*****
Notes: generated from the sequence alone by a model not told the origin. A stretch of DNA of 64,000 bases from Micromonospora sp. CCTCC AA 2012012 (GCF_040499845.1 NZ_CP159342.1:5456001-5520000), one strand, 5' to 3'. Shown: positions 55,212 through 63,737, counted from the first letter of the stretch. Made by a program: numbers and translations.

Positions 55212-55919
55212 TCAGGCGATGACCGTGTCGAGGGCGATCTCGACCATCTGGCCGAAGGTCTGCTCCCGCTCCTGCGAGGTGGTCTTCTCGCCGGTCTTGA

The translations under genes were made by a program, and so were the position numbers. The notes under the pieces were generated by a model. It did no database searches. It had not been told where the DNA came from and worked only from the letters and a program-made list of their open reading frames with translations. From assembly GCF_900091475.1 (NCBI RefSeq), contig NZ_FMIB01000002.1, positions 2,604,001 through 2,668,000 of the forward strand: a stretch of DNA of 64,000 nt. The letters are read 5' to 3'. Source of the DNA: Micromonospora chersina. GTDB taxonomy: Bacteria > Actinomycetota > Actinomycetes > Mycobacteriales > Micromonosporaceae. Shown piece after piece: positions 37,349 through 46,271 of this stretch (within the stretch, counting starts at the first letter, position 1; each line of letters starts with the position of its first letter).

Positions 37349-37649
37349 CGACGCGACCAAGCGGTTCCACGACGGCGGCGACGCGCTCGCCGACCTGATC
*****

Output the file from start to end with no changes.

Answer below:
Notes: generated from the sequence alone by a model not told the origin. A stretch of DNA of 64,000 bases from Micromonospora sp. CCTCC AA 2012012 (GCF_040499845.1 NZ_CP159342.1:5456001-5520000), one strand, 5' to 3'. Shown: positions 55,212 through 63,737, counted from the first letter of the stretch. Made by a program: numbers and translations.

Positions 55212-55919
55212 TCAGGCGATGACCGTGTCGAGGGCGATCTCGACCATCTGGCCGAAGGTCTGCTCCCGCTCCTGCGAGGTGGTCTTCTCGCCGGTCTTGA

The translations under genes were made by a program, and so were the position numbers. The notes under the pieces were generated by a model. It did no database searches. It had not been told where the DNA came from and worked only from the letters and a program-made list of their open reading frames with translations. From assembly GCF_900091475.1 (NCBI RefSeq), contig NZ_FMIB01000002.1, positions 2,604,001 through 2,668,000 of the forward strand: a stretch of DNA of 64,000 nt. The letters are read 5' to 3'. Source of the DNA: Micromonospora chersina. GTDB taxonomy: Bacteria > Actinomycetota > Actinomycetes > Mycobacteriales > Micromonosporaceae. Shown piece after piece: positions 37,349 through 46,271 of this stretch (within the stretch, counting starts at the first letter, position 1; each line of letters starts with the position of its first letter).

Positions 37349-37649
37349 CGACGCGACCAAGCGGTTCCACGACGGCGGCGACGCGCTCGCCGACCTGATC